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Coaching Supervision

Coaching Supervision is a collaborative learning practice to continually build the capacity of the coach through reflective dialogue for the benefit of both coaches and clients.

Coaching Supervision focuses on the development of the coach’s capacity through offering a richer and broader opportunity for support and development. Coaching Supervision creates a safe environment for the coach to share their successes and failures in becoming masterful in the way they work with their clients.

ICF’s Position on Coaching Supervision

ICF supports Coaching Supervision for full-time professional coach practitioners as part of their portfolio of continuing professional development (CPD) activities designed to keep them fit for purpose.

Coaching Supervision is sufficiently different from coaching, so training to provide the knowledge and opportunity to practice Coaching Supervision skills is needed. As such, all Coaching Supervisors should receive Coaching Supervision training.

Coaching Supervision and Credentialing

ICF recognizes Coaching Supervision as an important element of a coach’s professional development, learning and growth.

ICF Credential-holders may submit up to 10 hours of Coaching Supervision (delivering or receiving) as Core Competency Continuing Coach Education (CCE) units toward their credential renewal.

Coaching Supervision may include:

  • Exploring the coach’s internal process through reflective practice
  • Reviewing the coaching agreement and any other psychological or physical contacts, both implicit and explicit
  • Uncovering blind spots
  • Ethical issues
  • Ensuring the coach is “fit for purpose” and perhaps offering accountability
  • Looking at all aspects of the coach and client’s environment for opportunities for growth in the system

ICF Research on Coaching Supervision

An increasing number of books and academic articles on the topic of Coaching Supervision are being published. ICF is actively contributing to this growing body of research, including its recent publication in International Coaching Psychology Review, (Volume 12, No. 1, March 2017), which identified key benefits for coaches who receive Coaching Supervision. These benefits include:

  • Increased self-awareness
  • Greater confidence
  • Increased objectivity
  • Heightened sense of belonging
  • Reduced feelings of isolation
  • Increased resourcefulness

Supervision Literature Reviews

ICF publishes annual updates on the state of coaching supervision.

One-Page Resource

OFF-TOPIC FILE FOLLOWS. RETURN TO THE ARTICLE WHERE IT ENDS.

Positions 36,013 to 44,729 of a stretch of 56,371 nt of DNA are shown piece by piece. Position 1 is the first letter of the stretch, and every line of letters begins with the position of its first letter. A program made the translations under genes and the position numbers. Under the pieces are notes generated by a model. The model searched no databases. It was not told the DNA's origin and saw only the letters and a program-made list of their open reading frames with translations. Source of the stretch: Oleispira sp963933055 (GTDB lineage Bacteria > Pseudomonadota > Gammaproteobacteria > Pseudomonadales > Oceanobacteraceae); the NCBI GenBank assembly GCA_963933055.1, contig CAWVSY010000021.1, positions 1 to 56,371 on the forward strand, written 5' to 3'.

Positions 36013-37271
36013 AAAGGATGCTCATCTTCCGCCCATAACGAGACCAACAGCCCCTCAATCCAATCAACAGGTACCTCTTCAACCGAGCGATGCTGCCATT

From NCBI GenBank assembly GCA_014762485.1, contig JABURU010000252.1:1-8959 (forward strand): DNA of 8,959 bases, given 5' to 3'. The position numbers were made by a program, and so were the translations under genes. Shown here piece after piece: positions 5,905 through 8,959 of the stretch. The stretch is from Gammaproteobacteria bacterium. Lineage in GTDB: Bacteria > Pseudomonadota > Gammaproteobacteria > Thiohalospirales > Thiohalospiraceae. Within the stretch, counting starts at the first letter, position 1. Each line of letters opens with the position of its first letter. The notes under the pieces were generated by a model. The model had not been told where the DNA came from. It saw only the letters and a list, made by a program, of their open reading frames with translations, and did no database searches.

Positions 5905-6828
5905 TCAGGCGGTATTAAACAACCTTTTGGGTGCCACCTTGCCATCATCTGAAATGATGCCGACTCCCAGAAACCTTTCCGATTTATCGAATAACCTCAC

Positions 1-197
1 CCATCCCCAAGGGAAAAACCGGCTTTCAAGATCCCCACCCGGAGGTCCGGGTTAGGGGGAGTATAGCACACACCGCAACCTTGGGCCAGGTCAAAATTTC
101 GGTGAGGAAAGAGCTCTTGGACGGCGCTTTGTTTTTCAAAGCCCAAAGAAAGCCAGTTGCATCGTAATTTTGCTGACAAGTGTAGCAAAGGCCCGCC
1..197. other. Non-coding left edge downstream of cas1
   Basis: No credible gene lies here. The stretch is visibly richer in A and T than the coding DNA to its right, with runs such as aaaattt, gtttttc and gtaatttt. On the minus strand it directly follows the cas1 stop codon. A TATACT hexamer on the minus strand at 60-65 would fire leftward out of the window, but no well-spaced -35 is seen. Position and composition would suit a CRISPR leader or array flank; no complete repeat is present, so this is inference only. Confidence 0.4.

ICF has created a downloadable, one-page resource that outlines our position on Coaching Supervision and highlights our research on this professional development modality. We encourage members of the ICF community to download this resource and share it with key stakeholders in their own communities.

Coaching Supervision FAQs

  • Are there available data on the benefits and efficacy of Coaching Supervision?

    An increasing number of books and academic articles on the topic of coaching supervision are being published. ICF is actively contributing to this growing body of research, including its recent publication in International Coaching Psychology Review, which identified key benefits for coaches who receive coaching supervision.

    These benefits include:

    • Increased self-awareness
    • Greater confidence
    • Increased objectivity
    • Heightened sense of belonging
    • Reduced feelings of isolation
    • Increased resourcefulness
  • Can Coaching Supervision or Mentor Coaching be counted toward client coaching hours for ICF credentialing?

    No. Coaching Supervision and Mentor Coaching are distinct activities from coaching. Therefore, Coaching Supervision and Mentor Coaching hours may not be used toward the client coaching experience hours required for ICF credentialing.

    Up to 10 hours of Coaching Supervision and Mentor Coaching hours (receiving or delivering), however, may be used to meet the Continuing Coach Education (CCE) requirements for credential renewal.

  • Can Coaching Supervision take the place of Mentor Coaching for an ICF Credential?

    Not at this time. Given Coaching Supervision’s broader focus to include supporting the coach and sharing wisdom as compared to Mentor Coaching’s focus on a coach’s skill in the ICF Core Competencies, only Mentor Coaching is accepted to meet the Mentor Coaching requirements for an ICF Credential.

  • Can you direct me to the right location on the ICF website to find other programs, by other providers, on Coaching Supervision?

    ICF offers a Training Program Search Service (TPSS), a searchable directory of the ICF-accredited training providers. The TPSS includes Coaching Supervision training programs that have earned an ICF accreditation. The TPSS can be found on the ICF website at coachfederation.org/tpss.